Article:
Michelle Allison LMFT

Licensed Marriage and Family Therapist

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Individual and Family Psychotherapy for

Adults, Adolescents and Couples

About My Practice



ADHD

Adoption

Anger management

Anxiety

Child behavior

Couples issues

Crisis intervention

Depression

Divorce, remarriage, blended families

Domestic violence

Eating Disorders

Grief and loss

Obsessive compulsive disorder

Personality disorders

PTSD, trauma and abuse

Substance abuse, addictions

Suicide; self injurious behavior

Transgender/Gender Dysphoria

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Some guiding ideas I like, in no particular order of importance

Give yourself permission to show up for therapy as exactly the person you are at that present moment:  there is no preferred version of yourself that need appear.

If you do show up consistently and are present in therapy, you will likely make changes despite your initially sceptical outlook.

Figuring out who we are (Identity formation) is a central task of being human:  the more authentic the identity the better the live we have.

Acceptance is not resignation or "settling": the skill is to know when acceptance is wise and therefore, affirming

Practicing mindfulness is paying attemtion to the present moment without judgement--more difficult to do than might first appear--especially the judgement part of it; corollary: awareness is the essential first step toward growth or change.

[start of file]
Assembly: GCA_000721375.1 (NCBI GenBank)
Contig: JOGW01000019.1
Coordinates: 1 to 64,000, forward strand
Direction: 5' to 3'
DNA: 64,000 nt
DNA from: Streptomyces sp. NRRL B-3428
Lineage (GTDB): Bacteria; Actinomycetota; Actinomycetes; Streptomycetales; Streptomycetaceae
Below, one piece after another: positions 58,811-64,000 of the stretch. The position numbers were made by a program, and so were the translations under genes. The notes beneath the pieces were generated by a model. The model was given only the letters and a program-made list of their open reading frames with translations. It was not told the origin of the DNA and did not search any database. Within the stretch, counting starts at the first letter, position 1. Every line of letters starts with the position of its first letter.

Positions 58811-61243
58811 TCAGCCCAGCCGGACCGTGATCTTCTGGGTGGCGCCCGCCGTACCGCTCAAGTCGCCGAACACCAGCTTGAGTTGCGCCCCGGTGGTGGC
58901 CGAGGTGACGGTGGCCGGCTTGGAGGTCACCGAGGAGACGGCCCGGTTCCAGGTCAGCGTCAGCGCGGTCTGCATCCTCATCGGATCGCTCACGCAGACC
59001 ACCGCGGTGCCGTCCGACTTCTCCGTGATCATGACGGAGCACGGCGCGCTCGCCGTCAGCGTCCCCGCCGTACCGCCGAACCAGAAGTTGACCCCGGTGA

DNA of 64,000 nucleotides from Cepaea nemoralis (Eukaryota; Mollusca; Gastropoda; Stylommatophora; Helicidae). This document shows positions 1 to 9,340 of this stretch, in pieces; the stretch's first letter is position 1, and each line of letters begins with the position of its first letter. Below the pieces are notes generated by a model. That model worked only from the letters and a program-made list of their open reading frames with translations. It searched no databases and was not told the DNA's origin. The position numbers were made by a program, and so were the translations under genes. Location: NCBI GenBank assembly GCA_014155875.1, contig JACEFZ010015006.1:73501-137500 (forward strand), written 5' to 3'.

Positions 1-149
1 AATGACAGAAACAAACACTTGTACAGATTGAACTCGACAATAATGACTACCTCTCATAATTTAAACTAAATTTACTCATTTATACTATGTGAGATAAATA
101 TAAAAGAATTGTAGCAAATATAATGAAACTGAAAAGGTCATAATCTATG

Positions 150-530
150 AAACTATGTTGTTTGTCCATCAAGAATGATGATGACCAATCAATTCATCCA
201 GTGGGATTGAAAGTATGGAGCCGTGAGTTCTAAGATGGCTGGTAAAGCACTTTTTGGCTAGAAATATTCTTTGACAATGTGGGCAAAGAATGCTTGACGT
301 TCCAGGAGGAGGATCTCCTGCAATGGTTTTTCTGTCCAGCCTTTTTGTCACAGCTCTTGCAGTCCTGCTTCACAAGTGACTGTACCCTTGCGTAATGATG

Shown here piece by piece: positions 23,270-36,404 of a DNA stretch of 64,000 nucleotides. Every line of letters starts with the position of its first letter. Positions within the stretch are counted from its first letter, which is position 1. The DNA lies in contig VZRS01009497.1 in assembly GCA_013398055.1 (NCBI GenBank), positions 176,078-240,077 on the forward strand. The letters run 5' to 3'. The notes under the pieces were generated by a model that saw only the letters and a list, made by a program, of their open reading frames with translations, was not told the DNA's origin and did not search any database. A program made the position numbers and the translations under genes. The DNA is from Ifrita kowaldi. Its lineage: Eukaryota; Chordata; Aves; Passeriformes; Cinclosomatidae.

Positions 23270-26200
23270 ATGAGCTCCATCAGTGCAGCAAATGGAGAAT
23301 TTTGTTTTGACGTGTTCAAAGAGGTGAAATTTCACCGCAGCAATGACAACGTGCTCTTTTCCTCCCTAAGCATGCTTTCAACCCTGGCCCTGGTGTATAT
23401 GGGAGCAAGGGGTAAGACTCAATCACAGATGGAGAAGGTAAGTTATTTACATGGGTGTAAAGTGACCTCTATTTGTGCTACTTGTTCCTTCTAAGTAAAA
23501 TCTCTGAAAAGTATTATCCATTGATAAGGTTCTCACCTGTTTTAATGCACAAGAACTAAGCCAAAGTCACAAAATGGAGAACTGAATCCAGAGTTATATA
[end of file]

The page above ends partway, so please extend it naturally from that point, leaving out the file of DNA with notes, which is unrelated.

Avoidance of aversive experience, although understandable, is often self defeating;  therfore,lean into your experience and spend time with it irrespective of its quality.

Always respect the limits of our imagination;  it's very difficult to imagine something that you've never had any direct experience of;  that said, an important goal is to find ways to move beyond those limits.

The fundamental fabric of our culture and experience is based on "doing" and making disctinctions or judgements.  Yet a balaced life includes spaces and times where simply "being" and non judgement have primacy.

Finding ways to reconcile seemingly polar opposites (so-called "dialectical dilemas) helps us out of being "stuck" in dead end emotional pathways.  

We often cast off or leave behind important aspects of ourselves, while preserving others which serve us less well.  Reclamation of these cast-off parts of us can be re-invigorating.

Often we unthinkingly elimnate options for action without even seeing them as possible options:  expand your field of vision, move outside the box.

Beware a view of the world as a zero sum game:  the notion that there are finite and limited amounts of what we all need: that someone else's gain is my loss or disadvantage.  Corollary: we can always generate positive emotion based on our inherent human capacity for compassion and good will.

Issues I Work With